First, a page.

This was a fun book to read. It isn’t technical – it’s more like someone’s personal story – but it’s very inspiring and uplifting. I’ll leave the details for you to read about, and I highly recommend that you do.

Professional Dog Trainers Making an Impact in Their Community

Advanced Dog Training Criteria Increase Answer

If you haven’t already, check out my post on 3/11/11, “If You Want a Career in Dog Training There Are Important Concepts to be Learned.” See if you can find the answer before reading the rest of this post!

Ok – here’s the answer. At about 1:15 seconds, Jane decides to raise the criteria so her dog is dropping the object into her hand, instead of on the floor. When she does this, she requires the dog to “deliver to hand,” but she also wants him to pick the object up from the floor, instead of holding it in her hand for the dog to take as she had previously done. This is also a change in criteria, resulting in two criteria raises instead of just one.

The dog completely falls apart. He doesn’t know what he’s supposed to do, and starts showing a lot of stress behaviors such as panting, as well as displacement behaviors such as rolling on the ground.

After a little while, Jane realizes her mistake and takes steps to correct it; however, she then goes on to make another fundamental error. Can you figure out what that second error is? Check out the video below.

I’ll post the answer in a couple of days. Good luck!

[flv]http://becomeaprofessionaldogtrainer.com/Audio-Video/3-14-11post-new.flv[/flv]

If you’d like to learn more about how to become a dog trainer, please visit http://becomeaprofessionaldogtrainer.com.

How long should it take you to become a professional dog trainer?

That’s a question with no straight-forward answer! The answer will depend on your background and previous animal experience, the quality of the dog training program you pursue, the type and quality of hands-on dog training experience you are able to gain, and your own natural skills and abilities. The following should help give you an idea of what you are looking at in terms of time in your journey to a career in dog training.

Your own background and animal experience: If you want to be a dog trainer, you will need to gain experience in handling dogs and recognizing signals and signs canines give off with their body language.  If you have spent several years working with dogs in a shelter or working as a kennel technician or groomer, you may have a jump on your competition in terms of your comfort level with dogs, handling ability, recognition of canine body language and more. There are several companies or franchises that hire and train people that have a background in the corporate world with no background at all in dog training. Although these candidates may very well use their skills as an attorney, accountant, business manager, marketing expert, etc. in their careers as dog trainers, if they want to become the best professional dog trainers they can be, they will need to gain a great deal of experience working with dogs before they can really succeed as a professional dog trainer. Although some people coming from a corporate background will have volunteer or other experience with dogs, sadly, many of the companies or franchises that hire people with no background in working with dogs provide as little as THREE WEEKS of training before turning them out to work as professional dog trainers!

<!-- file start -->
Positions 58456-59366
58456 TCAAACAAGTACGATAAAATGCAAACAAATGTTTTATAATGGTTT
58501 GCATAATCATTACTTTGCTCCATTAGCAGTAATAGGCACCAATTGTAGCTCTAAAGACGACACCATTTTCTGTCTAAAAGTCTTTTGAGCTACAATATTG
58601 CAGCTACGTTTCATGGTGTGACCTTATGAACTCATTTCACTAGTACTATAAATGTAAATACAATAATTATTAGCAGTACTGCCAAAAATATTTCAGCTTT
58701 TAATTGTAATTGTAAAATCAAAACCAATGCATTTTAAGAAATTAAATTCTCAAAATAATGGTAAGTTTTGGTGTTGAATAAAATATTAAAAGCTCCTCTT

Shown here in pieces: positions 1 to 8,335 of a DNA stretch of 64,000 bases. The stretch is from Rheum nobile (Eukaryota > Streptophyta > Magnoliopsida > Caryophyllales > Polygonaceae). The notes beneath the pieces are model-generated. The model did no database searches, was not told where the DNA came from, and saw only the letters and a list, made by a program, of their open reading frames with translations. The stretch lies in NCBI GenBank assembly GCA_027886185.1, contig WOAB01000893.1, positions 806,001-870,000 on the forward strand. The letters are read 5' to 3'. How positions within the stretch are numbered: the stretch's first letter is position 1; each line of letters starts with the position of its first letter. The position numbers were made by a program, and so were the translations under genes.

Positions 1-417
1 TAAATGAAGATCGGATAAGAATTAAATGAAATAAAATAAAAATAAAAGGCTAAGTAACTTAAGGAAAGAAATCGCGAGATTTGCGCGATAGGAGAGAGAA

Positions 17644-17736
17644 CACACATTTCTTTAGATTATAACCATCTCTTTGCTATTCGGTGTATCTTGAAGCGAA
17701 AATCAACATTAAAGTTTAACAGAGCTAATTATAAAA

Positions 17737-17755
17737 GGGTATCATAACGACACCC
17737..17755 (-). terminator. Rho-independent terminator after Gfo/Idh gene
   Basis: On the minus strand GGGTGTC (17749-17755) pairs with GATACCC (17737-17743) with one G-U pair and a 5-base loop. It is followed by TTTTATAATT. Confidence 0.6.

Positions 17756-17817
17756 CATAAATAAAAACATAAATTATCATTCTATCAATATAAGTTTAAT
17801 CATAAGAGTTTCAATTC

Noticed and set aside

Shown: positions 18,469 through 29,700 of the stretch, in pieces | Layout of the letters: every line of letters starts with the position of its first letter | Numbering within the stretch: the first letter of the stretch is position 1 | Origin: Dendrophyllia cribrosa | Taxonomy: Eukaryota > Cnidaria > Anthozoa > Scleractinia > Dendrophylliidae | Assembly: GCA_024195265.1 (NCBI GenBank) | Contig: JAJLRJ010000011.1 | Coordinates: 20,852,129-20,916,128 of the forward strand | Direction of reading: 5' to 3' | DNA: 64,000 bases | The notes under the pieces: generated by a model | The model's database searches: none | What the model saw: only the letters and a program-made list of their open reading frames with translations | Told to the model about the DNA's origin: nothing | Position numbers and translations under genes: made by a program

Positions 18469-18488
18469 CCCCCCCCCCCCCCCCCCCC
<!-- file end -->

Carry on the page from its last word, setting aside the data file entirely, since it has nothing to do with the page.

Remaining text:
The quality of the dog training program you pursue: Not all dog trainer educational programs are created equally. When you choose a program to give you the education you need to be a dog trainer, look for a dog training program that is based on science and teaches you the underlying sciences of learning theory and ethology rather than just giving you a handful of recipes to deal with different scenarios. If you understand the science that underlies dog training, you won’t run into trouble if none of the typical recipes work for a particular dog. You’ll have the knowledge and depth to modify your training approach to specific dogs and specific dog owners.

The type and quality of hands-on experience: After you learn the science of dog training, it is important to master the physical skills necessary to excel in the field of dog training. Volunteering to work in a shelter or kennel will give you the variety you need – you’ll work with a wide range of breeds, mixes, and ages of dogs. In addition to that, you’ll want to work with a professional dog trainer who can give you feedback about your timing, criteria setting, delivery of reinforcements, and handling ability. You can do this by working as an apprentice to another trainer, choosing a dog training course that includes either hands-on or video feedback work with a professional, or taking dog training classes with a number of different dogs from different trainers in your area. You will also need to practice your group class and instruction skills. Teaching people and running both private and group lessons take skill and practice. The best way to gain this skill is to work as an apprentice with an experienced dog trainer. Having a mentor that you can call on to ask questions and talk to about cases is also important.

If a program promises you that you will be able to become a professional dog trainer in a very short period of time with no hands-on experience or mentoring, be wary! You need a program that takes a commitment of time and energy and that offers you mentoring and feedback on your physical skill as well as an education in the science of dog training. Don’t settle for less!
If you’d like to learn more about how to become a dog trainer, please visit http://becomeaprofessionaldogtrainer.com.

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The phone call column!

Twice a week, we meet by phone with our professional dog training students and discuss case studies or questions they’ve developed as they work their way through our dog training curriculum. We’re going to start highlighting some of these discussions here on the blog so that our readers can get a sense of what our professional dog training students experience on their road to a career in dog training!

For example, last week, we talked about resource guarding in dogs. This turned into a discussion about the differences between operant and respondent behavior. Often, dogs are engaging in both operant and respondent learning and operant and respondent behaviors. A top-notch professional dog trainer must be able to articulate and recognize the differences. If you want to become a professional dog trainer, you need to be able to put both operant and respondent learning into action!

Keep an eye out for future Phone Call Columns!

If you’d like to learn more about how to become a dog trainer, please visit http://becomeaprofessionaldogtrainer.com.